Why It Matters

Sitting on my desk is a Langdon RDO LTT Elite Beretta 92 with a Trijicon SRO optic. It represents a confluence of two current trends, one of which Ernest Langdon is largely responsible for. The first is the renaissance of the Beretta 92 pistol, just when everybody thought it was going to be relegated to the military museum. Ernest’s training and particularly his Fear Not the Double Action Shot video series on YouTube reminded America’s shooters the Beretta could be made with a very sweet trigger both double and single action, and had long since proven itself to be one of the most reliable auto pistol platforms in existence.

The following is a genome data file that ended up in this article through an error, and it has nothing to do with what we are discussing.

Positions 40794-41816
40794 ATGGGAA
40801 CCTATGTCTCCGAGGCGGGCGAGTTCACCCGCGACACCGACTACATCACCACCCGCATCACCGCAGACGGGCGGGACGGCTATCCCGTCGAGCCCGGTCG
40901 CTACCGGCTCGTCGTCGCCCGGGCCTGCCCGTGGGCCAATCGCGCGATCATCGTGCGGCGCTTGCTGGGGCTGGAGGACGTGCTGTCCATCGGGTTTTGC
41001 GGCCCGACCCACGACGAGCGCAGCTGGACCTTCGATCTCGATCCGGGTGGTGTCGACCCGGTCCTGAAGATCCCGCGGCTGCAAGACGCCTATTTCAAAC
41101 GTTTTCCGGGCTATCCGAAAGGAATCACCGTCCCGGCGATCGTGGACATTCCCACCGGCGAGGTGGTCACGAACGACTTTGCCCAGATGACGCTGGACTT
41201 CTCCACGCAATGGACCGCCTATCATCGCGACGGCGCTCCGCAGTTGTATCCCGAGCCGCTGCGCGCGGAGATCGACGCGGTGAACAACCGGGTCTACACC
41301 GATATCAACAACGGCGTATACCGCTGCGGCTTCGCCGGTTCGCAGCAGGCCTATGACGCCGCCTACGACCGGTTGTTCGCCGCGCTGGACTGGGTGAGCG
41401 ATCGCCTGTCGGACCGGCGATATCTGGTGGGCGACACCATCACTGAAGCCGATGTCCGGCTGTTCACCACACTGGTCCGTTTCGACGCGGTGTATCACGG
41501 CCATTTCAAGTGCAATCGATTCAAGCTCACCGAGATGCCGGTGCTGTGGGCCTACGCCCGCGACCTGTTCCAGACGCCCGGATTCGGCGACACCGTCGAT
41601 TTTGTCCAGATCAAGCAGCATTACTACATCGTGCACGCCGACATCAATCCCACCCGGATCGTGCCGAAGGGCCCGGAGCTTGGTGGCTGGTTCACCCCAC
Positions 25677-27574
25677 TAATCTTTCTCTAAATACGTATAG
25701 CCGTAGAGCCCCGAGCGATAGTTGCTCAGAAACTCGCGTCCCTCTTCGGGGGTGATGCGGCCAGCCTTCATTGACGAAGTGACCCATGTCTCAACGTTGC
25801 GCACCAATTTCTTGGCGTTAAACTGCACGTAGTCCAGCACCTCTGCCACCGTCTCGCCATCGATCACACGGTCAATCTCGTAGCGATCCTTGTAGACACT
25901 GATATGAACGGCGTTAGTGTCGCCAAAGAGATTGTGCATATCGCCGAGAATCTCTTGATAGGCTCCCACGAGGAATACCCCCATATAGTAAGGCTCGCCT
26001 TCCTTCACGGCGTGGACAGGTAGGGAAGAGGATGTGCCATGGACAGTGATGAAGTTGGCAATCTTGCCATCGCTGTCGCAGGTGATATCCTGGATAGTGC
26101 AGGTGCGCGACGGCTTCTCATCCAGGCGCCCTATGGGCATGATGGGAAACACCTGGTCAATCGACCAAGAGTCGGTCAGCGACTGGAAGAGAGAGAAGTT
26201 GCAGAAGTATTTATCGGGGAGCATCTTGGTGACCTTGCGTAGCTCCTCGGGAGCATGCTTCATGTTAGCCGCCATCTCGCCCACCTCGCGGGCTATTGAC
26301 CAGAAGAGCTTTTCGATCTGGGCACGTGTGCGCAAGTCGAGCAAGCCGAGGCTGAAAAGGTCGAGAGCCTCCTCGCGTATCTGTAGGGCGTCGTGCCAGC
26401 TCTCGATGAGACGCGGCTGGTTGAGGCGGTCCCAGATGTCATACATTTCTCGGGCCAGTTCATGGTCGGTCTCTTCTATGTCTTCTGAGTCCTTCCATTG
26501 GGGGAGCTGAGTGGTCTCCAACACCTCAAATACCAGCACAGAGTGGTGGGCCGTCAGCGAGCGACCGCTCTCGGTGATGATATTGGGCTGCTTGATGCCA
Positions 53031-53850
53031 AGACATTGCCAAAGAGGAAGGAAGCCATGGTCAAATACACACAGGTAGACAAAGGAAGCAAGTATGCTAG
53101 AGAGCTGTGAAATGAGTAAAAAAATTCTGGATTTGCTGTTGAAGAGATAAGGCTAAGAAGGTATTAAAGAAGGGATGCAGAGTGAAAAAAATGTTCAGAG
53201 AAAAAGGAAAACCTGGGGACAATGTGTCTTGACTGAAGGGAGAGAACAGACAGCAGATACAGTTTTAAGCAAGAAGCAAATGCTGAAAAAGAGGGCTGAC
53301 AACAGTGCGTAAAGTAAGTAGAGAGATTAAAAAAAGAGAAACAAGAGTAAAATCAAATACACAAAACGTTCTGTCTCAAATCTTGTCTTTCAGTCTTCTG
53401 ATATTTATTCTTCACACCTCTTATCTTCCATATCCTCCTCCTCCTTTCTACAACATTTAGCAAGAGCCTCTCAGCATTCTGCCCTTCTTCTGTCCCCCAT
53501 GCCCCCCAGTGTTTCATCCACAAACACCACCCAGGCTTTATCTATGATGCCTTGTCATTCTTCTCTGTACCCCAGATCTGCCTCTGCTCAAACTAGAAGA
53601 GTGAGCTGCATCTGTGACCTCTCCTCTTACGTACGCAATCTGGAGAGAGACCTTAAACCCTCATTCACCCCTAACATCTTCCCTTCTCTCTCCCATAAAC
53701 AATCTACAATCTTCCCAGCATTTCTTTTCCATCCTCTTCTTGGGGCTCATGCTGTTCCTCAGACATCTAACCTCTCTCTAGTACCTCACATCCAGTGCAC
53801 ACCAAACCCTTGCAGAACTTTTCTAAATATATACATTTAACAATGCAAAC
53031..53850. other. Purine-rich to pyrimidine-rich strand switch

The other trend is “carry optics”: red dot sights are compact enough to ride in a duty holster, or even serve for concealed carry. The carry optic’s red dot offers advantages. It’s a natural for those whose vision won’t give them a good focus on iron sights. For any user, though, the big advantage is what the military, police and armed citizen sectors found with the same optics on rifles: the aiming index — the dot — is seen by the eye on the same focal plane as the target.